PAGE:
So here's the deal. The story affectionately known as "V" has reached a standstill, and at this point its future is uncertain. Again, for me and my writing process, this is nothing unusual. In fact, there have been many occasions in the past when I have had to "retire" a particular story idea that I had been working on, in some cases for years. Such a retirement is always provisional, however. After all, I once retired the story concept that eventually became my first novel, The Bluebird of Happiness. It was at a point when the story idea (then known as The Terrible Blue) was already seven years old and didn't seem to be going anywhere... but in another six years it would finally emerge, almost overnight, in a supernova of inspiration. So you never know how these things will evolve. Sometimes things just have to develop in their own good time, and you can't force it if it's not the right time.
My story "retirements" are often conceived not as throwing out the story idea altogether so much as "deconstructing" it. In other words, I wish to preserve the best ideas from it for possible re-use later, either in a revived version of the same story (as happened with Bluebird) or in another story entirely (or perhaps various ideas from the original concept will pop up here and there in a number of different stories).
In any case, there is a more positive side to what is happening right now. It is not merely that "V" has lost some of its inspiration. Rather, a new inspiration has been slowly but surely displacing it. It is as though a nebulous mass of low pressure weather has begun pushing out the bright, high pressure air of "V". I sense some dark fugue arising in my imagination, still in the earliest stages of formation, taking on only dimly perceptible shapes, but with an undeniable mounting energy and the promise of great power, like the low rumbling of distant thunder. Like Bluebird in its final inspiration, it has the feeling of music and of hieratic, dreamlike vision. When I feel the story as music and as visionary image at least as much as narrative, I know it is mine.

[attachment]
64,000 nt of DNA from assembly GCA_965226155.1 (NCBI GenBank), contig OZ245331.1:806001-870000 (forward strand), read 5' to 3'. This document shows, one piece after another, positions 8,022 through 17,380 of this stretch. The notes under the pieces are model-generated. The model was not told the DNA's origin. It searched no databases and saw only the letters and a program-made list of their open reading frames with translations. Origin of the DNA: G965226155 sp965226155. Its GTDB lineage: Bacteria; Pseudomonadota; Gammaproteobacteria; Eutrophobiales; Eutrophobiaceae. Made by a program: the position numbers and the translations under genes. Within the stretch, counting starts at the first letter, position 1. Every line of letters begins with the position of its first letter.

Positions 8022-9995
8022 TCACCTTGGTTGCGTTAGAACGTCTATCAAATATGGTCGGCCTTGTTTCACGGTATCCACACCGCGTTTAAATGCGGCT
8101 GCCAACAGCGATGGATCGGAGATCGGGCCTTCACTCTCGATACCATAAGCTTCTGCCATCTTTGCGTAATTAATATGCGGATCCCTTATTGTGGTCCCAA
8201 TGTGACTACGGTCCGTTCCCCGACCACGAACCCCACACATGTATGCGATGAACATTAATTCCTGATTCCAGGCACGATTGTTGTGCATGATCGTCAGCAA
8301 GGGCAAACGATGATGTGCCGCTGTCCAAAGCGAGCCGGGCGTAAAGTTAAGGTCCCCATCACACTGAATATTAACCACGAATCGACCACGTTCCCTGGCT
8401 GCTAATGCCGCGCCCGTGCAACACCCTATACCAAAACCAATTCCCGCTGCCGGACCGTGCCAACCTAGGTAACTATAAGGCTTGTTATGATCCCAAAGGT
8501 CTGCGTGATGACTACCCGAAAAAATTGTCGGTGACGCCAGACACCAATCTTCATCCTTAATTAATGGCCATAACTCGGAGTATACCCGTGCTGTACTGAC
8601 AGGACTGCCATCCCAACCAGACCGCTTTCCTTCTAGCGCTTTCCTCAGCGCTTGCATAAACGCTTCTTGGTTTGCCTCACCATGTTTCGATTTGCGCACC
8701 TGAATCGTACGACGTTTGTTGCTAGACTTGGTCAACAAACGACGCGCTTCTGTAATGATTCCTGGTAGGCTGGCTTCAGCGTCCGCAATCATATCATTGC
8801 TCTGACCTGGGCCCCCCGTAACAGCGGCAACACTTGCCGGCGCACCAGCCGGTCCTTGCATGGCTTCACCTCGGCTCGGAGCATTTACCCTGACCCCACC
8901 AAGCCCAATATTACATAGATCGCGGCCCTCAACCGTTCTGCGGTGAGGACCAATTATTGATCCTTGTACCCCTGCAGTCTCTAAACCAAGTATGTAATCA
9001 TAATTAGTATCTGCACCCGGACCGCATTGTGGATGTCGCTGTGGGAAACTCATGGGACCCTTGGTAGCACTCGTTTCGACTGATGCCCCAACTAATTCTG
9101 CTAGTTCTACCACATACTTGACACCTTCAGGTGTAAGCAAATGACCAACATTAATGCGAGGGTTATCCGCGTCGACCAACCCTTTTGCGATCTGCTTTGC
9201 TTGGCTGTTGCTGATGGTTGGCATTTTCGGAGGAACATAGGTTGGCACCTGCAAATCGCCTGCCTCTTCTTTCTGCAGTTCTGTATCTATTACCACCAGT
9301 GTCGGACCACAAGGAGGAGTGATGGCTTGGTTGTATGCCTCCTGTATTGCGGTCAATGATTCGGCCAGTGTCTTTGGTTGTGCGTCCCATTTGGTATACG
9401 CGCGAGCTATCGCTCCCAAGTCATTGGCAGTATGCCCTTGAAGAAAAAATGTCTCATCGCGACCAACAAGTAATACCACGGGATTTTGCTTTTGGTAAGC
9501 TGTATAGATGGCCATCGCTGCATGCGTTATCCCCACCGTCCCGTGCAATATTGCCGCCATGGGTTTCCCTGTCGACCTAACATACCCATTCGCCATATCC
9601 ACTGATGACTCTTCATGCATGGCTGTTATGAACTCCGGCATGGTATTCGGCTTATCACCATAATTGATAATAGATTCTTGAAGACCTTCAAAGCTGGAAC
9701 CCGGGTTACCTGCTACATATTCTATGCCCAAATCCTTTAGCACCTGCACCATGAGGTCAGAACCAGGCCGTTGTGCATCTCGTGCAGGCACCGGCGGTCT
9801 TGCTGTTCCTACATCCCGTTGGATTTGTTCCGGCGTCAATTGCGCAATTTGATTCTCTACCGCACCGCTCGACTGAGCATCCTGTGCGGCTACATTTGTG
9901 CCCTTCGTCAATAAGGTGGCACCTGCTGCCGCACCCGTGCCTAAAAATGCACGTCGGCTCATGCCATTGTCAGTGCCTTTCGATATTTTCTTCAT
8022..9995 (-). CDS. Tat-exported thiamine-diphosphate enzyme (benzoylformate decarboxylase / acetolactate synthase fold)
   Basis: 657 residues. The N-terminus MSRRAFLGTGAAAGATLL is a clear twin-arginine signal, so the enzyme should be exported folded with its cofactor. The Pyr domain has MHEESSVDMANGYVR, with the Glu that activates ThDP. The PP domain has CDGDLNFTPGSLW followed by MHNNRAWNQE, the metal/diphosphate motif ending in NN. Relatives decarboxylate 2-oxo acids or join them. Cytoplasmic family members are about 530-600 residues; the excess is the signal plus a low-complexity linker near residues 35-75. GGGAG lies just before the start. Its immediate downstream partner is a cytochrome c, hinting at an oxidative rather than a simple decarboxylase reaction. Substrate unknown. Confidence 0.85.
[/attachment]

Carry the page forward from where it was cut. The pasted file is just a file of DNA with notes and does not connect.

One thing I can already say about this new story concept--it does not yet have a title, but I'm temporarily referring to it as "Rainbow"--is that it bears strong resemblances to Bluebird (to the point where I am wondering if it may in fact be a related story involving some of the characters from the earlier novel). At the very least, there are definite similarities in terms of character types, settings, themes, and feelings. This makes me worry, of course, that writing what comes most naturally to me, what most inspires me, will mean writing the same story over and over, albeit in different variations.
However, when you think about it, many great authors have carved out a niche for themselves by writing multiple stories and novels that largely involve the same general type of setting, characters, themes, etc.--one only need think of Jane Austen, for instance, or Henry James, Charles Dickens, Ernest Hemingway, and any number of other novelists whose works, despite their individual variations and unique qualities, display an overall aesthetic and thematic unity that stamps them with the distinctive mark of their creators.
So perhaps being true to my muse will mean creating a canon of works that bear the strong, distinctive mark of their author and of his peculiar obsessions, tastes, and notions, so that someday people might say, "that's like something out of a Steven Holland story". At least, that is how I like to flatter myself.
Right now, all I know is that I feel like Dorothy, having just left Professor Marvel's house, as the first storm winds begin to blow, with the promise of some wondrous and magical Oz waiting to be discovered on the other side of the cyclone.